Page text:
A grand jury in Georgia indicts two teens for murder in the shooting death last week of a 13-month-old boy, the Glynn County district attorney announced Wednesday.
Because the defendants were younger than 18 when the killing took place, they cannot face the death penalty if convicted.
The indictment charges 17-year-old De’Marquise Elkins on 11 counts, including malice murder, in the slaying last Thursday of young Antonio Santiago a few blocks from his home in coastal Brunswick.
Another suspect, 15-year-old Dominique Lang, was indicted on seven counts including felony murder. But the indictment specifies that authorities believe it was Elkins who shot the child and wounded his mother with a .22-caliber revolver as the boys tried to steal money from her.
District Attorney Jackie Johnson of the Brunswick Judicial Circuit said in a statement Thursday she would not seek the death penalty against either suspect because Georgia law doesn’t allow capital punishment for defendants charged with crimes committed before they were 18. Both teens are charged as adults.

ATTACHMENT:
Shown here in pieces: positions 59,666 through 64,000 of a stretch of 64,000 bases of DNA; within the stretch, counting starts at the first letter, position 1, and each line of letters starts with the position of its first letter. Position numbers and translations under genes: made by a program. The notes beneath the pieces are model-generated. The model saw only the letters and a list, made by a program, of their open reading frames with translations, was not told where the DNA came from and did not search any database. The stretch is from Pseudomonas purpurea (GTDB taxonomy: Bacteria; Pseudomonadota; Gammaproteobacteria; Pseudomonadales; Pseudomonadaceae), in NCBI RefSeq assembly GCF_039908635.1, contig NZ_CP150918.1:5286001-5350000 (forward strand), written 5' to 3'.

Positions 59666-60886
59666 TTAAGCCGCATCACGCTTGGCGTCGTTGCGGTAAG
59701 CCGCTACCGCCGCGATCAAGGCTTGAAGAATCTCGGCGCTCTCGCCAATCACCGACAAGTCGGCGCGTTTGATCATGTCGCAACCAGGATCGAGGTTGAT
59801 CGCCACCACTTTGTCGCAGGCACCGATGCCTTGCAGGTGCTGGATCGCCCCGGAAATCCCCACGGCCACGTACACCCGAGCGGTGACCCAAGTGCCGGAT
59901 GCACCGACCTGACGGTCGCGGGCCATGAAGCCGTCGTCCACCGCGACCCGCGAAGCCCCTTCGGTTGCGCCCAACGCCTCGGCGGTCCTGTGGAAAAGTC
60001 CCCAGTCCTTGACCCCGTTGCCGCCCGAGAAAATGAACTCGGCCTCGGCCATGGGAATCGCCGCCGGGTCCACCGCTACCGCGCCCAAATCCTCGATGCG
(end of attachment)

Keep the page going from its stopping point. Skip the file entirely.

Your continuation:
Elkins is now also charged with a second attempted robbery and shooting that happened 10 days before the baby was slain. On March 11, according to the indictment, Elkins tried to rob a person identified as Wilfredo Calix-Flores, pointing a gun at him while demanding his cell phone and wallet. Elkins shot Calix-Flores in the arm with the same caliber revolver used to kill the baby 10 days later, the indictment says. He is charged with attempted robbery and assault with a deadly weapon.
The few details contained in the indictment seem to back up the story the slain baby’s mother, Sherry West, has repeated to numerous reporters: She was pushing her baby in a stroller as she walked home from the post office when two youths approached asking for money. West says when she refused, the older teen drew a gun and shot her in the leg before shooting her son in the head.
Glynn County Police Chief Matt Doering told reporters Wednesday before the indictment was returned that investigators believe the crime was random — something police hadn’t said previously.
“We’re comfortable now, six days into it, to say the location of the incident and the victim were random,” Doering said. “I don’t have any information that shows otherwise.”
The grand jury also indicted three of Elkins’ relatives on charges that they tried to help him after the shootings.